R&F’s Encaustic Gesso provides an easy-to-use, water-based ground specifically formulated for use with encaustics. This gesso differs from typical acrylic gesso by having a higher proportion of solid to binder, making it highly absorbent while retaining the adhesive qualities of the acrylic. With R&F Encaustic Gesso you can easily brush or roll on a white ground that quickly dries to a ready-to-paint surface.
Myths and Realities about Acrylic Gesso and Encaustic
An acrylic binder does not mean a less absorbent coating. R&F Encaustic Gesso is extremely absorbent and durable. Real-world testing at R&F has demonstrated time and again, it is not the binder that dictates whether or not a ground is suitable for encaustics—it is how one uses it.
Early on, R&F advised artists against the use of encaustics over acrylic mediums. From 1988 until 2007, that was perfectly sound advice. R+F did not feel that the acrylic mediums and grounds on the market at that time had the porosity or tooth necessary for encaustic paint to reliably adhere to a substrate. In 2008, after a considerable amount of time in development, R&F introduced our acrylic-based encaustic gesso. So, how does this work?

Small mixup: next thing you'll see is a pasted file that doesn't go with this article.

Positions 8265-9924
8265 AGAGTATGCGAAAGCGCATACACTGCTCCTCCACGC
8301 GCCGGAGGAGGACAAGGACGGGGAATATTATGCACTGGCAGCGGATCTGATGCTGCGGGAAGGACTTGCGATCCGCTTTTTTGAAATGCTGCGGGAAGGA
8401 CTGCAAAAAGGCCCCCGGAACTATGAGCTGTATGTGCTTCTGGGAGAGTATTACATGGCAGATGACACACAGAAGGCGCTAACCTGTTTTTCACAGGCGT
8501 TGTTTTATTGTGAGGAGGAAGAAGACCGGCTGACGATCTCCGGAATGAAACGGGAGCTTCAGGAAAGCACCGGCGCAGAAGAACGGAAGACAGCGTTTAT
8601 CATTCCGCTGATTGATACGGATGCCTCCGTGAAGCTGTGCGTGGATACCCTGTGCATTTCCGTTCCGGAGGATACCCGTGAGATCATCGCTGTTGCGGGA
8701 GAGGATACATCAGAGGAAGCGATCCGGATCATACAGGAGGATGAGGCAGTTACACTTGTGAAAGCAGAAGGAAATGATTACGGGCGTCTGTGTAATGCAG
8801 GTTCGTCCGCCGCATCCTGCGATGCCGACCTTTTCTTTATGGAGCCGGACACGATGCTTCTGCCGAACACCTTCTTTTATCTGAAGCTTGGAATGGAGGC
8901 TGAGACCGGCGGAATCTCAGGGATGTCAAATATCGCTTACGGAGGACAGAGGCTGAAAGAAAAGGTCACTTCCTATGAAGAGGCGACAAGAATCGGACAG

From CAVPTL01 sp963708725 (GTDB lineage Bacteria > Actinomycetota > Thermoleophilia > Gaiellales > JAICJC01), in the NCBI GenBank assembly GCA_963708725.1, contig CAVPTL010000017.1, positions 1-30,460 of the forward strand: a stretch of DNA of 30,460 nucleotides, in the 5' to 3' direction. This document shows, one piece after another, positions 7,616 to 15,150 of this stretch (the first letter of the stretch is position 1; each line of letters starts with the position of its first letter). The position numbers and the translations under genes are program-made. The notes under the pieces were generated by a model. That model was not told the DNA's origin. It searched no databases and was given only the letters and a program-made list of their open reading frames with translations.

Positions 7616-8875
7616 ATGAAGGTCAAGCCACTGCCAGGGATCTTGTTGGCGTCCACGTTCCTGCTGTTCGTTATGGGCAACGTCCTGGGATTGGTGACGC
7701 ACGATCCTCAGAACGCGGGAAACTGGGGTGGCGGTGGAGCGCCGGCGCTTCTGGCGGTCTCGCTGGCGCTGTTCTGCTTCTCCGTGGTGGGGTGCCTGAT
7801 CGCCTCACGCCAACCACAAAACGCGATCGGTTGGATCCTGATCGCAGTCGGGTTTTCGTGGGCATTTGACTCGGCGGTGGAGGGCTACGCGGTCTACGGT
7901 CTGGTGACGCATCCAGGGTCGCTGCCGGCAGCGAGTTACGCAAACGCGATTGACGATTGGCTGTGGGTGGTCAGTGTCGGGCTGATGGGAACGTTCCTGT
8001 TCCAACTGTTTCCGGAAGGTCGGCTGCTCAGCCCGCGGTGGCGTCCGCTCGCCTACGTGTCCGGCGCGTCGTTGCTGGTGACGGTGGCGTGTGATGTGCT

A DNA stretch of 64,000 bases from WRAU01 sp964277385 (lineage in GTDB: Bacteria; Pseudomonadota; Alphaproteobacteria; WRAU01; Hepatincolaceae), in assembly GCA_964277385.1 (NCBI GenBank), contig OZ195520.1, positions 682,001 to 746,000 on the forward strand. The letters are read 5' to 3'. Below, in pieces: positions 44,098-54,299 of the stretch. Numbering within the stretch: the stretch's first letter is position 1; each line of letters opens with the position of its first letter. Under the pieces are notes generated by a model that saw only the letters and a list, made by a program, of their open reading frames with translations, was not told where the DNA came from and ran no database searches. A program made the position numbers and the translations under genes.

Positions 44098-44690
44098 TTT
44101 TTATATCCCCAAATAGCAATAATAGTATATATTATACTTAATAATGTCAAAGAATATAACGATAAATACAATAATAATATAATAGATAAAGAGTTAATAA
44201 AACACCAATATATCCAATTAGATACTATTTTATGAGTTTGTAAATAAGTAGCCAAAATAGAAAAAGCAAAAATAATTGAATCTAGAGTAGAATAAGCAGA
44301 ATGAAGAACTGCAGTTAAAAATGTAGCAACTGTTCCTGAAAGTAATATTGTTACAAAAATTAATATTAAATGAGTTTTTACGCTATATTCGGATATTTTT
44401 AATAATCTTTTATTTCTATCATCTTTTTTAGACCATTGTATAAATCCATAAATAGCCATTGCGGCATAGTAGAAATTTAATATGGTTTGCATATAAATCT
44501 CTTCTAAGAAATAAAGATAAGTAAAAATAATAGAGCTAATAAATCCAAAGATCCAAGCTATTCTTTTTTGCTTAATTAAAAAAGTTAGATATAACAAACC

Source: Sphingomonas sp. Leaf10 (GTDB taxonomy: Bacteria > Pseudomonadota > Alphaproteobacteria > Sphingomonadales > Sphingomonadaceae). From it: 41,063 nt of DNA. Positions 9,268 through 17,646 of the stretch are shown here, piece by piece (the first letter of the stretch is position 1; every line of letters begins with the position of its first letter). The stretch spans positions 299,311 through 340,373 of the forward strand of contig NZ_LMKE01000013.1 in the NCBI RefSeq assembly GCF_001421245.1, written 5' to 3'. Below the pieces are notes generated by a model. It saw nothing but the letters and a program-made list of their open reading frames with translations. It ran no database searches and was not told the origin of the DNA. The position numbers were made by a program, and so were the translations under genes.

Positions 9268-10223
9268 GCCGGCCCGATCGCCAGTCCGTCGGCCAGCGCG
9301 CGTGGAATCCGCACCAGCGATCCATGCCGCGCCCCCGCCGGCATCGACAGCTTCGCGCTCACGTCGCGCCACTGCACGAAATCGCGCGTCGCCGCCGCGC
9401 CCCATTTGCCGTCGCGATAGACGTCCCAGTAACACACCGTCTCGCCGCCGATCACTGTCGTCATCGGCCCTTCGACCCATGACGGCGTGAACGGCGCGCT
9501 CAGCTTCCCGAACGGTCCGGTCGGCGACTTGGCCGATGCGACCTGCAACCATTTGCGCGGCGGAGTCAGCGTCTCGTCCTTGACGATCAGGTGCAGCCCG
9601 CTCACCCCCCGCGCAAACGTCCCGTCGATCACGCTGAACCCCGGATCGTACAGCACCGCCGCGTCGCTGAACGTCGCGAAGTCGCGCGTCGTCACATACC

Acrylic is bad, right?
When used properly, acrylic is one of the most durable and preferred binders available to artists. It has wonderful adhesive properties and flexibility. Carefully tweaked with some other materials, it is quite suitable for use with encaustic paint. Think of it this way. For years, artists have successfully used traditional rabbit-skin glue gesso as a ground for encaustic. Rabbit-skin glue by itself is a slick, nonporous, and brittle medium. On its own, it is not a good ground for encaustic. When you combine it with the right proportion of solid materials (titanium, chalk, etc.) it becomes a very suitable ground for encaustics.
The reason R&F feels confident about this (like all their products), is that they test them until they feel confident about their performance. When they developed their encaustic gesso (and later worked with Ampersand to create Encausticbord), they wanted something that was absorbent and felt like watercolor paper, but could be brushed on smooth and dry quickly with little effort. They also wanted something that was not soluble with water after it dried, since many artists combine encaustics with other media. And they wanted a gesso that had excellent adhesion on all kinds of substrates and would be flexible and durable enough to withstand changes in the environment over very long periods of time. After a lot of hard work and lots of testing, they got all of these things. And some acrylic. We recommend you apply R&F Encaustic Gesso by rolling on two thin coats with a foam roller. One heavy brush coat will also do, but it will take longer to dry.